It’s hard to take Christians seriously when they criticize divorce, because they are functionally supporting it. Lowering the divorce rate – if only in the Christian community – would be remarkably easy. How can we know this? Because divorce remains almost unknown amongst the Amish.
The Amish may have a lot of peculiar views on the world from our perspective, but their take on marriage is pretty much the exact same ours used to be long ago. When one Amish spouse decides to divorce another for “no fault,” he or she is promptly expelled from the community. Even at fault divorces are frowned upon, and all but prohibited.
It’s a very strict marital regime, and I think a lot of us, if we were honest with ourselves, might want to think twice about such an arrangement. But there’s no doubt it works.
Could some of these principles be applied to a more mainstream faith community? Absolutely yes, and they wouldn’t have to be so severe to be effective. Changing divorce law is a tall order, but religious groups do not have to run their congregations according to the principles of marriage equality. While people can easily sue for divorce in state courts, churches are not prohibited from having their own rules.
If Christians want to lower the divorce rate in their churches, it would be as simple as kicking out those who frivolously divorce, and treating divorcées as adulteresses. As it is today, abandoned husbands are usually the ones left in the ditch by churches, so this would be a major change. But if churches want to stay true to Christianity, they would do well to recognize that from the beginning, Christian women were not allowed to sue for divorce. There is no precedent in ancient Hebrew, Greek or Roman law for women to divorce their husbands. This is why the Christian church is so ill-prepared to deal with the revolutionary idea of granting women the right to divorce. Even today, Orthodox Jews do not allow it, nor do Muslims (civil law differs, but here we are speaking of ecclesiastic law). Rabbinic and Sharia courts may order men to divorce their wives, but women cannot legally divorce without their husband’s consent.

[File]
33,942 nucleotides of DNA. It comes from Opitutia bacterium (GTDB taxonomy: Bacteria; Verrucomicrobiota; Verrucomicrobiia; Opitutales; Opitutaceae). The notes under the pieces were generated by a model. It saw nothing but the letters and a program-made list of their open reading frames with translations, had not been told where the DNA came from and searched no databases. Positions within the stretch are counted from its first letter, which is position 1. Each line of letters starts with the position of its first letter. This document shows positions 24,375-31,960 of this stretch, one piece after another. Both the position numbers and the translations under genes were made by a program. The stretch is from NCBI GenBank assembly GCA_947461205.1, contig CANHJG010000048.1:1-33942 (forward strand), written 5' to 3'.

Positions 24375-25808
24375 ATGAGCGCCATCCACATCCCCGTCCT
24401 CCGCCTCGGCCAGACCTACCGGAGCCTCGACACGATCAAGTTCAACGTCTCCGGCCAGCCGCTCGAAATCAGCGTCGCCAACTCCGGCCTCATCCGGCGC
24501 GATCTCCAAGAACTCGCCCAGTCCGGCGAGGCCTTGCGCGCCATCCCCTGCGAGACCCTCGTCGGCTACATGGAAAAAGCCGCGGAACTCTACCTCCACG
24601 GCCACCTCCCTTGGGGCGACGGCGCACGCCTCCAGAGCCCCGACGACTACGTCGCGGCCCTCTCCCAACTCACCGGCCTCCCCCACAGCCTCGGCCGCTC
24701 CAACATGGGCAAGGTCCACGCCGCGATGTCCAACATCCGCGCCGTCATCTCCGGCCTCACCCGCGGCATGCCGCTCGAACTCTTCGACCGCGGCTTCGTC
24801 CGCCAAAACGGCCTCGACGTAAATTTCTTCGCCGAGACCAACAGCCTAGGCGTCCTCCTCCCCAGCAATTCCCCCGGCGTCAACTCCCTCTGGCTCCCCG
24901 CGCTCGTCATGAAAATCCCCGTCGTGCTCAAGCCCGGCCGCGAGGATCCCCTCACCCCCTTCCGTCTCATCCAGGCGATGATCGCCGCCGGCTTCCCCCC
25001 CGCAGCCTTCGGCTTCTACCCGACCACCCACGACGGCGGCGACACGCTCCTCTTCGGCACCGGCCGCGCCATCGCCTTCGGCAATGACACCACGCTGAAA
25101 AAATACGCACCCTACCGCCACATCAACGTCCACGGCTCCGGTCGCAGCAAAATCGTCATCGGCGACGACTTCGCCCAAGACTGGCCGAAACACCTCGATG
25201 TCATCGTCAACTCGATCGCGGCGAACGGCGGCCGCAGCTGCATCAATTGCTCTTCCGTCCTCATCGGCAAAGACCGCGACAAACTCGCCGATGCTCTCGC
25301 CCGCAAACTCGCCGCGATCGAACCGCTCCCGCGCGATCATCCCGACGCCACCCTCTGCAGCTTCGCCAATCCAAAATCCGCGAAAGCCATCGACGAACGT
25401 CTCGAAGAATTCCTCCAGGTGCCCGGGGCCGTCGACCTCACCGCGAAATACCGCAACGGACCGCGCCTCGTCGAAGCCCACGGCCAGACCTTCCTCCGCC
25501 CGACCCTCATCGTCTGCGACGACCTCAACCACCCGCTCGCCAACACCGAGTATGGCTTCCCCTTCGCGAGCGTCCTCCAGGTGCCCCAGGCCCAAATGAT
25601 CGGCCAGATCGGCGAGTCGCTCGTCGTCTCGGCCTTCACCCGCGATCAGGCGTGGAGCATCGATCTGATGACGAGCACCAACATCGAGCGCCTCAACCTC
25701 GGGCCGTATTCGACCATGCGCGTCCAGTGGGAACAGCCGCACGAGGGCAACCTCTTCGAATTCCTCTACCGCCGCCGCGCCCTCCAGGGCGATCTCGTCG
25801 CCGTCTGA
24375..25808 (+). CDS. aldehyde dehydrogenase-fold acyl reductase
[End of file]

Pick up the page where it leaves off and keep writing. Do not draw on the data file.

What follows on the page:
Women were first granted the right to divorce in revolutionary France, in 1792. This was rescinded shortly thereafter, in 1804, and French women had to wait another 80 years before regaining the right to kick their husbands to the curb. The revolutionary edict was a first in civilized society (if you could apply that moniker to revolutionary France), to be followed some decades later by Great Britain with the Matrimonial Causes Act 1857. Naturally, some fifteen years later mother custody became the norm in the UK.
The transfer of marriage from ecclesiastic to civil law has continued apace since “reforms” of the 19th century, with devastating consequences for traditional marriage. However, this doesn’t mean that churches have to follow civil law — at least not in the United States (not yet, anyway). To this day, rabbinic courts have authority over Orthodox Jewish marriages, including in some civil matters. Given that it contradicts core Christian doctrine, I’m not sure this would be appropriate for Christian churches, but it probably isn’t necessary in any event.